To improve efficiency and increase client satisfaction, governments continue to adopt digital technologies that modernize their processes and better serve citizens.
Every expansion into new digital technologies (remote employee access, client self-service, Wi-Fi, SaaS, cloud, IoT and more) also introduces vulnerabilities and points where the network can be infiltrated.
In addition, as governments collect and store more valuable data digitally, they become attractive targets for cyber attackers seeking to spy or profit. The result is a cybersecurity arms race in which new attack vectors are countered with new security products.
This comes at a significant cost to governments. Every new solution that helps secure endpoints, SaaS, remote access, or other network areas and functions also adds complexity and cost.
More security products can bestow a false sense of security, since the complexity of many point products can reduce visibility, instead of improving security, for the network and its endpoints. Solutions often add new hardware, which increases Capex costs.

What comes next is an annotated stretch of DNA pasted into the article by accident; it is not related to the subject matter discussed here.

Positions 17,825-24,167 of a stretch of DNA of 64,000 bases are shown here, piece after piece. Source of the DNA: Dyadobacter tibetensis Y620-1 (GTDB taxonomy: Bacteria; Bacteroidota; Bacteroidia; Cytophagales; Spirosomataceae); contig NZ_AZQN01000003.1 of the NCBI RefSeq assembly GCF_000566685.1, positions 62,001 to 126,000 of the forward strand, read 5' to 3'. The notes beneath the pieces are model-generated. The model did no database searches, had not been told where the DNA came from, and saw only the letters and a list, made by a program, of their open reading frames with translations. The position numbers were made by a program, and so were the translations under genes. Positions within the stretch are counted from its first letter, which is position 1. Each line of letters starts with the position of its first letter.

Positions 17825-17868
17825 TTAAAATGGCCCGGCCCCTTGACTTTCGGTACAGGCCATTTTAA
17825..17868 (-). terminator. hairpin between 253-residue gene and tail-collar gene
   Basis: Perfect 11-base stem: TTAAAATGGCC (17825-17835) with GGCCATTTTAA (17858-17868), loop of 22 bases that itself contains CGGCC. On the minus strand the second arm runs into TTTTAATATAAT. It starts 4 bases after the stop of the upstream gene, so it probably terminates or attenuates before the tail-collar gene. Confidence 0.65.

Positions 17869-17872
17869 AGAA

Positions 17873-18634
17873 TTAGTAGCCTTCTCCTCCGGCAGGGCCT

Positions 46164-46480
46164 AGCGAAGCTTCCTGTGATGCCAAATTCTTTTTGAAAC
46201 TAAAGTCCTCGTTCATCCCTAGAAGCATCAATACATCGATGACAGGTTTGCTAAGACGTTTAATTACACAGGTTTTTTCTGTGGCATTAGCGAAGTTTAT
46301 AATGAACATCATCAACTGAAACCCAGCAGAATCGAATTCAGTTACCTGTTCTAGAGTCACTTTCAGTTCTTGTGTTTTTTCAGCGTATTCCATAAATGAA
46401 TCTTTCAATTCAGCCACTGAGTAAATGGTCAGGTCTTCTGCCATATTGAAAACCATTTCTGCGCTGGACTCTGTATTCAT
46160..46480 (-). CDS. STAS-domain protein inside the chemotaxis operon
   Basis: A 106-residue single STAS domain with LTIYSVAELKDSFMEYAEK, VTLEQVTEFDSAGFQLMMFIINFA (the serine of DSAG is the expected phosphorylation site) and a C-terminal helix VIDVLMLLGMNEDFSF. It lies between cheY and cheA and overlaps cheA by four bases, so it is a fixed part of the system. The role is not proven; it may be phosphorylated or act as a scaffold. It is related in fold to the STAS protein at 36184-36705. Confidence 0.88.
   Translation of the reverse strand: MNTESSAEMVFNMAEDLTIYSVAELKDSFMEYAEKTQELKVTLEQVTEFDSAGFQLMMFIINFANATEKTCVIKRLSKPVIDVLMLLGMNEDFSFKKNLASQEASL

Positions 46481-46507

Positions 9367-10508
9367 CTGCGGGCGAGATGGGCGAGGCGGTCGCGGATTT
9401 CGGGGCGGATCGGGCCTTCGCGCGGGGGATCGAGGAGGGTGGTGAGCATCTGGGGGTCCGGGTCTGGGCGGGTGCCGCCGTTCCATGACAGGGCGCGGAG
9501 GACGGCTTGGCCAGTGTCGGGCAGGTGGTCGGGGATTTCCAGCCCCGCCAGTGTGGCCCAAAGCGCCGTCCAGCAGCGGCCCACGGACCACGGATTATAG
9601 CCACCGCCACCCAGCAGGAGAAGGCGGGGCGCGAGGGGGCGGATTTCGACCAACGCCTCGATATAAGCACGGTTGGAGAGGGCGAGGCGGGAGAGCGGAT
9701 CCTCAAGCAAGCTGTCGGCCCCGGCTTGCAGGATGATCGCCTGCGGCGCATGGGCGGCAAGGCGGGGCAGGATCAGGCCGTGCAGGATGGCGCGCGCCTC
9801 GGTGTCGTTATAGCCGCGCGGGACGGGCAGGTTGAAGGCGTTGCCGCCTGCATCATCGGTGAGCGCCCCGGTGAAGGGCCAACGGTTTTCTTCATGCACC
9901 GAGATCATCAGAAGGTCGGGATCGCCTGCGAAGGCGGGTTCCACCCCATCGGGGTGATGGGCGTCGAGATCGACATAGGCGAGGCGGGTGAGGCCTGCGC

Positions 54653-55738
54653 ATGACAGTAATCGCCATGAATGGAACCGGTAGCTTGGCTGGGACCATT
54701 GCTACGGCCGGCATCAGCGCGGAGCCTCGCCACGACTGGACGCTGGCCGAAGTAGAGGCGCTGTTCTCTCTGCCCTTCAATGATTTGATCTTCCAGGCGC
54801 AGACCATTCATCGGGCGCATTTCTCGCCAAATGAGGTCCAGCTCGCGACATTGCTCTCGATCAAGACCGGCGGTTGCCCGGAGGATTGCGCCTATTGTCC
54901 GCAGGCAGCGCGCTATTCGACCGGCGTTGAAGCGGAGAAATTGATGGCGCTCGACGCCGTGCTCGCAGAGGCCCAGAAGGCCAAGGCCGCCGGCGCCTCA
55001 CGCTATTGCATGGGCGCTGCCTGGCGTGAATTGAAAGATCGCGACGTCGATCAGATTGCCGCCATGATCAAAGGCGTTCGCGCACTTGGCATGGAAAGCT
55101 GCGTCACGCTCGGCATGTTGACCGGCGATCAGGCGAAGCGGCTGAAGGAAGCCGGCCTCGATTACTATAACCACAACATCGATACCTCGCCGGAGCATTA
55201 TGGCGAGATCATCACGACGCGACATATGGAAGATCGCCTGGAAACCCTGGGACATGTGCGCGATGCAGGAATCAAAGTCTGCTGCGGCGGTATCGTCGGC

Individual solutions are also individually managed, increasing operational overhead and straining under-resourced security teams. Finally, these solutions function in isolation, making it impossible to leverage insights from the others, speed threat prevention or achieve an integrated view of an organization’s security posture.
As an organization’s digital footprint expands, so do the potential threat vectors. Network and security teams have enough to manage without constant manual security updates, log aggregation, event correlation and security actions from multiple management interfaces.
A recent survey of almost 150 of our customers showed that consolidating multiple security functions on a single platform resulted in Opex savings and, moreover, improved attack analysis.3 These customers deployed an average of 3.2 subscriptions on their next-generation appliances and reported average reductions of:
• 26 percent in the amount of time required to add new rules to manage their firewalls.
• 25 percent in the number of security alerts requiring human intervention.
• 30 percent in the time it takes an analyst to investigate an event in order to drive a technical action to prevent or block an incident.